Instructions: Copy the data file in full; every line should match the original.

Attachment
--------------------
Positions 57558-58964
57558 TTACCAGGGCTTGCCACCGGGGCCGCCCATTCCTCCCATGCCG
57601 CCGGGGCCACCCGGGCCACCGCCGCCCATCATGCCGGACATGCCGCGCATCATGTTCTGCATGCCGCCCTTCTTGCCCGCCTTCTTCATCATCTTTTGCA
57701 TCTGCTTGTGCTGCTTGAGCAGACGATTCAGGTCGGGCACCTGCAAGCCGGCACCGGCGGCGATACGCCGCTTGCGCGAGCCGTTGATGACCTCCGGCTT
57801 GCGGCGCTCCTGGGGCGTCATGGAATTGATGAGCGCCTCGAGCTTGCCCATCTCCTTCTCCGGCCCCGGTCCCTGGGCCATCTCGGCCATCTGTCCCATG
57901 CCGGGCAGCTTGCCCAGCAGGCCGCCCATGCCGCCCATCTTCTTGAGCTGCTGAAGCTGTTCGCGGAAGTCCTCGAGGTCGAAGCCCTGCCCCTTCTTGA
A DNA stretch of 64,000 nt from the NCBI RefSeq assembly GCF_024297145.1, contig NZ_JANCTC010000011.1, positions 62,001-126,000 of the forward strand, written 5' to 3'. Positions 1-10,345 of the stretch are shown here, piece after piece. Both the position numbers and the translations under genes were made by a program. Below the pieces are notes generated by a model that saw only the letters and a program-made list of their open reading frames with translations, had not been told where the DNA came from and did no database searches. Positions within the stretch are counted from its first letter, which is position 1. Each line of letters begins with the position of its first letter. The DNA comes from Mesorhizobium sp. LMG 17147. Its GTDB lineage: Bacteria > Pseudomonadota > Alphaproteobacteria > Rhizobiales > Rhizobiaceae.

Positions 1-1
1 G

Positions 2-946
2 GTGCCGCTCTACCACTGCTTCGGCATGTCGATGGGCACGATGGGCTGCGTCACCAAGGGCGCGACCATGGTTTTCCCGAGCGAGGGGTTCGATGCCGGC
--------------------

Positions 57558-58964
57558 TTACCAGGGCTTGCCACCGGGGCCGCCCATTCCTCCCATGCCG
57601 CCGGGGCCACCCGGGCCACCGCCGCCCATCATGCCGGACATGCCGCGCATCATGTTCTGCATGCCGCCCTTCTTGCCCGCCTTCTTCATCATCTTTTGCA
57701 TCTGCTTGTGCTGCTTGAGCAGACGATTCAGGTCGGGCACCTGCAAGCCGGCACCGGCGGCGATACGCCGCTTGCGCGAGCCGTTGATGACCTCCGGCTT
57801 GCGGCGCTCCTGGGGCGTCATGGAATTGATGAGCGCCTCGAGCTTGCCCATCTCCTTCTCCGGCCCCGGTCCCTGGGCCATCTCGGCCATCTGTCCCATG
57901 CCGGGCAGCTTGCCCAGCAGGCCGCCCATGCCGCCCATCTTCTTGAGCTGCTGAAGCTGTTCGCGGAAGTCCTCGAGGTCGAAGCCCTGCCCCTTCTTGA
A DNA stretch of 64,000 nt from the NCBI RefSeq assembly GCF_024297145.1, contig NZ_JANCTC010000011.1, positions 62,001-126,000 of the forward strand, written 5' to 3'. Positions 1-10,345 of the stretch are shown here, piece after piece. Both the position numbers and the translations under genes were made by a program. Below the pieces are notes generated by a model that saw only the letters and a program-made list of their open reading frames with translations, had not been told where the DNA came from and did no database searches. Positions within the stretch are counted from its first letter, which is position 1. Each line of letters begins with the position of its first letter. The DNA comes from Mesorhizobium sp. LMG 17147. Its GTDB lineage: Bacteria > Pseudomonadota > Alphaproteobacteria > Rhizobiales > Rhizobiaceae.

Positions 1-1
1 G

Positions 2-946
2 GTGCCGCTCTACCACTGCTTCGGCATGTCGATGGGCACGATGGGCTGCGTCACCAAGGGCGCGACCATGGTTTTCCCGAGCGAGGGGTTCGATGCCGGC